By Robert S. Bacarella |April 27, 2020
“Don’t you see what’s happening? Potter isn’t selling. Potter’s buying! And Why? Because we’re panicky and he’s not. That’s why. He’s picking up some bargains!”
– George Bailey, “It’s a Wonderful Life” (1946)
Next year marks the seventy-fifth anniversary of Frank Capra’s “It’s a Wonderful Life,” starring Jimmy Stewart as George Bailey, a small-town banker who staves off a financial panic that could have cost townspeople their savings and even their homes.
In the movie, the conniving Mr. Potter seeks to “take out” George’s Building and Loan by offering to buy shares from shareholders at a fifty percent discount. The bank shareholders—the townspeople—begin to panic and rush in to sell their shares for fear of losing all their money. Potter knows that those shares have much more value than panicky sellers are willing to accept.
George attempts to calm people down, explaining the cash shortfall was temporary—encouraging them to only take out money they needed to live on. George even used his own “honeymoon” money to tide over bank customers, to keep them from withdrawing everything.
The great irony of the movie is that to save Bailey Building and Loan, George needs to get the townspeople to think a little MORE like Mr. Potter does! Buy when shares are at bargain levels, not sell at depressed values.
The first big lesson that investors can draw from the movie is to make sure to have enough emergency cash separate from your investments. No one knows what’s going to happen during a financial crisis. It’s always prudent to have a “rainy day fund” on hand, just in case a sudden need arises, such as an illness or job loss. It also serves to protect your longer-term investments by acting as a cushion to avoid a forced liquidation at an inopportune time.
One way to gauge whether a time to sell is “inopportune” is to look to what others are doing. If you join a selling stampede—as the townspeople in Bedford Falls were starting to do—expect your security values to be trampled on. These are usually incredibly bad times to sell as these losses tend to be swift and steep.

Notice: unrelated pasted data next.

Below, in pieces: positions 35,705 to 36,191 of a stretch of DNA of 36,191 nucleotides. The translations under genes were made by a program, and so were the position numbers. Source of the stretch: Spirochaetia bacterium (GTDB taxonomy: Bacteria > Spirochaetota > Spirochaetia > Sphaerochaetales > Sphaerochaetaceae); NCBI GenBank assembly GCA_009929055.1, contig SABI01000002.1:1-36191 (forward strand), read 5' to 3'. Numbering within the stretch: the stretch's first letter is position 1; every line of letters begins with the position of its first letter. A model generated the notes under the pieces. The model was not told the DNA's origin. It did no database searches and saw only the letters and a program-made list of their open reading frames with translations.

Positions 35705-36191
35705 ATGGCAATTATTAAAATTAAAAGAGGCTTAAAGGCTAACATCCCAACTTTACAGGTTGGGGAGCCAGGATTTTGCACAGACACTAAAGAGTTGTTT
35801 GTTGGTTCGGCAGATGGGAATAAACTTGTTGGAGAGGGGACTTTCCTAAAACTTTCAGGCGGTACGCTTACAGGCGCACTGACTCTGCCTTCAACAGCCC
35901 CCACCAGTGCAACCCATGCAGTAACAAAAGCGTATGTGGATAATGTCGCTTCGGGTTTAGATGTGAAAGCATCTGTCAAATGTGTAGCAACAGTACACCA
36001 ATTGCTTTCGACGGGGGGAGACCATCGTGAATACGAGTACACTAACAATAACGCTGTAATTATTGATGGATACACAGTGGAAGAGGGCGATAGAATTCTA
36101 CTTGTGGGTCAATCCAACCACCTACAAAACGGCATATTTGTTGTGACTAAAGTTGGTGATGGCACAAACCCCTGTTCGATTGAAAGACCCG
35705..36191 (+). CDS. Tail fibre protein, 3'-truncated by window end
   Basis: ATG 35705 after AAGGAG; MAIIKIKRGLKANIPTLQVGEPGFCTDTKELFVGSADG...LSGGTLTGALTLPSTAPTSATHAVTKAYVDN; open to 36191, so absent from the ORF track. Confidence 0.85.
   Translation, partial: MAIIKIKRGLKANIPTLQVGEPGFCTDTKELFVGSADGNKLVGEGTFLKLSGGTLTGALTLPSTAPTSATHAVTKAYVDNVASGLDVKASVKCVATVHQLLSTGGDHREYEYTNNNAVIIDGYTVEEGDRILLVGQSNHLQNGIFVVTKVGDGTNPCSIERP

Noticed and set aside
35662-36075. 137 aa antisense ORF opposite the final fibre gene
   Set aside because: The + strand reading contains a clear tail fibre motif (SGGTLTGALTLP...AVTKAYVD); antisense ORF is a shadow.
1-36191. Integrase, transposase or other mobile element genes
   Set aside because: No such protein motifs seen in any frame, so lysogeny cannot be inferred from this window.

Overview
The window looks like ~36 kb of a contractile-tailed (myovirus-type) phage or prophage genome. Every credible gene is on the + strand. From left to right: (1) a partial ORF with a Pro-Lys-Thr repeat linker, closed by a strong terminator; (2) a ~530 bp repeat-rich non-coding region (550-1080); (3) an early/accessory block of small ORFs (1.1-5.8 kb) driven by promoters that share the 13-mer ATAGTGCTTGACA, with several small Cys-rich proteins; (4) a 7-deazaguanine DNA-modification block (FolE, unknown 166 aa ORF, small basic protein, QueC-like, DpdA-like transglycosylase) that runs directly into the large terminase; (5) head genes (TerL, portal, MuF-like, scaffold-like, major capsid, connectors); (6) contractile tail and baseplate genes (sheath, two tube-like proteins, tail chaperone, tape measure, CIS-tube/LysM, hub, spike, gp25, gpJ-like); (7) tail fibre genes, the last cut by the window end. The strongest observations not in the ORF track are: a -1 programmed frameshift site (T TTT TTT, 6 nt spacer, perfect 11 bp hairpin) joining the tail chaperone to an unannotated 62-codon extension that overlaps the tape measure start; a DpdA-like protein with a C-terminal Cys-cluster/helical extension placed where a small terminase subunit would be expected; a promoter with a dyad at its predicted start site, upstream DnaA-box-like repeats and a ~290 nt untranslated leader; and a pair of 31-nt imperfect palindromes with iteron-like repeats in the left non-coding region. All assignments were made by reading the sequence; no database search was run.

Historically, financial panics such as the one brought on by the Coronavirus have resulted in attractive buying opportunities. As with the Bedford Falls bank run, people want out, at any price, as fear rises to a high enough level. And rest assured that someone like Mr. Potter is standing ready to buy those shares at a discount!
Right now, fear and panic are dominating the headlines. No one really knows what will happen next. However, the one thing we do know about the market is its inherent forward-looking nature. This means much of the unprecedented financial and societal disruptions we are experiencing today are already reflected in stock valuations. Could those valuations get worse? Yes. Even depression-era valuations are theoretically possible if the economy deteriorates substantially more, bringing on a full-fledged financial crisis. But even in that dire scenario, we believe that eventually the fear and panic will subside, the markets will stabilize and the recovery process will begin.
After all, history shows us that every market “panic” has eventually faded away. We believe this one will be no different. Also, keep in mind, this economy has been offered the largest stimulus package in its history; don’t underestimate the potential boost this could provide global economic growth and the positive impact it could have on worldwide financial markets.
Are we near a market bottom? To be honest, we don’t know. What we do know is what George Bailey demonstrated: panic doesn’t help. Don’t let Potter get the better of you!